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Saturday’s Rat Pack ‘Rigoletto’ at the Met is to die for, baby!

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NEW YORK — Inevitably, it’s come to be known as the Rat Pack “Rigoletto,” the new production at the Metropolitan Opera that is being beamed live into movie theaters on Saturday afternoon. Set in Las Vegas in the 1960s, this staging has the Duke as a Frank Sinatra type and the hunchbacked jester Rigoletto as a comedian modeled on Don Rickles.

“I wanted to create a Rigoletto that would have American cultural currency for a general audience and not necessarily for the most sophisticated operagoing audience,” said director Michael Mayer, known for the Broadway rock musicals Spring Awakening and American Idiot, making his Met debut.

Mayer’s concept, transplanting Verdi’s classic from 16th century Mantua to Vegas, works remarkably well, with an eye-catching set by Christine Jones, vivid neon-like lighting by Kevin Adams and Susan Hilferty’s retro-tacky costumes, such as the red-checked cardigan worn by Rigoletto and the Duke’s white dinner jacket.

And the Met’s casting is to die for, with the Serbian baritone Zeljko Lucic as the dark-voiced, elegantly phrased Rigoletto; the rising young tenor Piotr Beczala as a cocksure Duke, singing his famous aria La donna e mobile while spinning around a stripper’s pole; and the splendid soprano Diana Damrau as the jester’s doomed daughter, Gilda (whose corpse is hauled away in the trunk of a vintage tail-finned Cadillac). Italian conductor Michele Mariotti drew a rich, nuanced reading of the score from the orchestra on the night I was there. Saturday’s matinee is also being aired on the Met’s radio broadcast, and listeners will be able to enjoy a brilliant performance without all the visual razzle-dazzle.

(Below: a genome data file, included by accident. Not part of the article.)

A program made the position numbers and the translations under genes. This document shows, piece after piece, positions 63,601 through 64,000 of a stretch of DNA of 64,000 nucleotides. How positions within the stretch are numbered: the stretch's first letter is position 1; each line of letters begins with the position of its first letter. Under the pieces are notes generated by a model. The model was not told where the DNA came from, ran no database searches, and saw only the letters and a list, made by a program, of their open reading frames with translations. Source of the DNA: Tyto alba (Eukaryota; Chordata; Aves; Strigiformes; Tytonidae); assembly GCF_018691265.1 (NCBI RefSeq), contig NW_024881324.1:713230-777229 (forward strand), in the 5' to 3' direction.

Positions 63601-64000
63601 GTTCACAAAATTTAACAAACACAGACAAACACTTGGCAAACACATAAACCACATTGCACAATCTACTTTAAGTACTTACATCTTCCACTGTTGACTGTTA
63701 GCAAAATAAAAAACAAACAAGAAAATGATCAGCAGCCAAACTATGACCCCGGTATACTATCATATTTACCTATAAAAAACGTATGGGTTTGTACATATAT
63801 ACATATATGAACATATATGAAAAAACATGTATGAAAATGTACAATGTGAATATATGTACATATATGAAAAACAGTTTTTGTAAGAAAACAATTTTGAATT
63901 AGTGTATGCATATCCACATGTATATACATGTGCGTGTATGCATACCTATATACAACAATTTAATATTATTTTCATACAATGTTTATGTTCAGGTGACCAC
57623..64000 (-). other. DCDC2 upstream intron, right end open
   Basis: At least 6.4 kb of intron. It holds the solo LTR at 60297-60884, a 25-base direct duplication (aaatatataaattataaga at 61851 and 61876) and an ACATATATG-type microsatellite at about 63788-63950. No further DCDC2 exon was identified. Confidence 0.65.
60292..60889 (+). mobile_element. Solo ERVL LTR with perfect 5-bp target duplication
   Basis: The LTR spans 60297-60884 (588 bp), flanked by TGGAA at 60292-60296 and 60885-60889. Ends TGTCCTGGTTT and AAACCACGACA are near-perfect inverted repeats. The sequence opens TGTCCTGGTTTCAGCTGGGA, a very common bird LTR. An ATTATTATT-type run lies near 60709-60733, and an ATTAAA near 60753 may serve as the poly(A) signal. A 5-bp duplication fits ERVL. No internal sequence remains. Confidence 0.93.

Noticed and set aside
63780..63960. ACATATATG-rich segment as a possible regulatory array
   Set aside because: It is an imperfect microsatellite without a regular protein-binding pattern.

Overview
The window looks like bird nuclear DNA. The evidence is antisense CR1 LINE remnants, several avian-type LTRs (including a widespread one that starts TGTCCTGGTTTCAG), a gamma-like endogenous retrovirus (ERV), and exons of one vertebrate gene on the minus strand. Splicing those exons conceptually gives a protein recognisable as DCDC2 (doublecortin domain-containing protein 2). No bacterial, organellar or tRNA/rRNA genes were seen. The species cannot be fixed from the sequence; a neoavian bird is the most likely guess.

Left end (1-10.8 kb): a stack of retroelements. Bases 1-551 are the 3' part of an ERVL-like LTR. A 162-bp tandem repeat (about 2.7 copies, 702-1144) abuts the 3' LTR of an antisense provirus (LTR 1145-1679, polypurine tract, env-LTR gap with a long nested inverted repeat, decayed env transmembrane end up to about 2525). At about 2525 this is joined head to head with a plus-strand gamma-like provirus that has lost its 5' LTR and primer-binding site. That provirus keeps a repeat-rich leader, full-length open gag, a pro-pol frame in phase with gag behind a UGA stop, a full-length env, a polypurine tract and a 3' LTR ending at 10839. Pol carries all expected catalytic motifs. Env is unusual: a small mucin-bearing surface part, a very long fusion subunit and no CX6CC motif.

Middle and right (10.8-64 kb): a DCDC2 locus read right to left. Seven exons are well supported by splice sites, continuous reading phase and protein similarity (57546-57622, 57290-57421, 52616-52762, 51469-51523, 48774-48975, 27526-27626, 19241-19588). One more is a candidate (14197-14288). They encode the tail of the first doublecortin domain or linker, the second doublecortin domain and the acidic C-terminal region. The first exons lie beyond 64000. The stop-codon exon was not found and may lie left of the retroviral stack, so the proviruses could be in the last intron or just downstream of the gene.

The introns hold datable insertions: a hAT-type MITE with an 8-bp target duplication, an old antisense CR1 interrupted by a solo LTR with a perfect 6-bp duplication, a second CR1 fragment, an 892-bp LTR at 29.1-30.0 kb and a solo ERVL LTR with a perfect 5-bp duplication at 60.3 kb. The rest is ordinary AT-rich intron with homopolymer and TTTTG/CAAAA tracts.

I spoke with Mayer in New York after attending Rigoletto in January, and asked if it bothered him that some moments drew titters from the audience, such as when the Act 3 curtain rises on a club run by the assassin Sparafucile (bass Stefan Kocan) that features a pole dancer, perhaps a first in Met history. “The pole dancing response didn’t bother me at all,” he said. “It’s shocking, a visual surprise.”

Another surprise is the characterization of Monterone (bass Robert Pomakov), who casts a curse on Rigoletto, as an Arab sheik. This resulted from Mayer’s realization that a lot of Saudi oil money financed Vegas casinos in the ’60s. Rigoletto taunts Monterone by using a bar rag as a head scarf.

“By making Monterone exotic, it does two things,” Mayer said. “It makes the curse have weight, because this is coming from an ancient, foreign culture. It has more meaning than if it was just another guy in a suit coming in and saying he put a curse on Rigoletto. And it gives Rigoletto an opportunity to make fun of him in a very scabrous way. In productions of Rigoletto I’ve seen I’ve never seen the jester actually be that funny before.”

Saturday’s presentation in theaters will feature controversial supertitles translating the libretto by Francesco Maria Piave into groovy English. For example, a line from the Duke’s decadent seduction aria Questa or quella is rendered thusly:



“My sights are set on a swingin’ girl,

So hop on baby, let’s take that whirl!”



It’s all a little bit like Dino, Sammy and Frank in the original Ocean’s 11.

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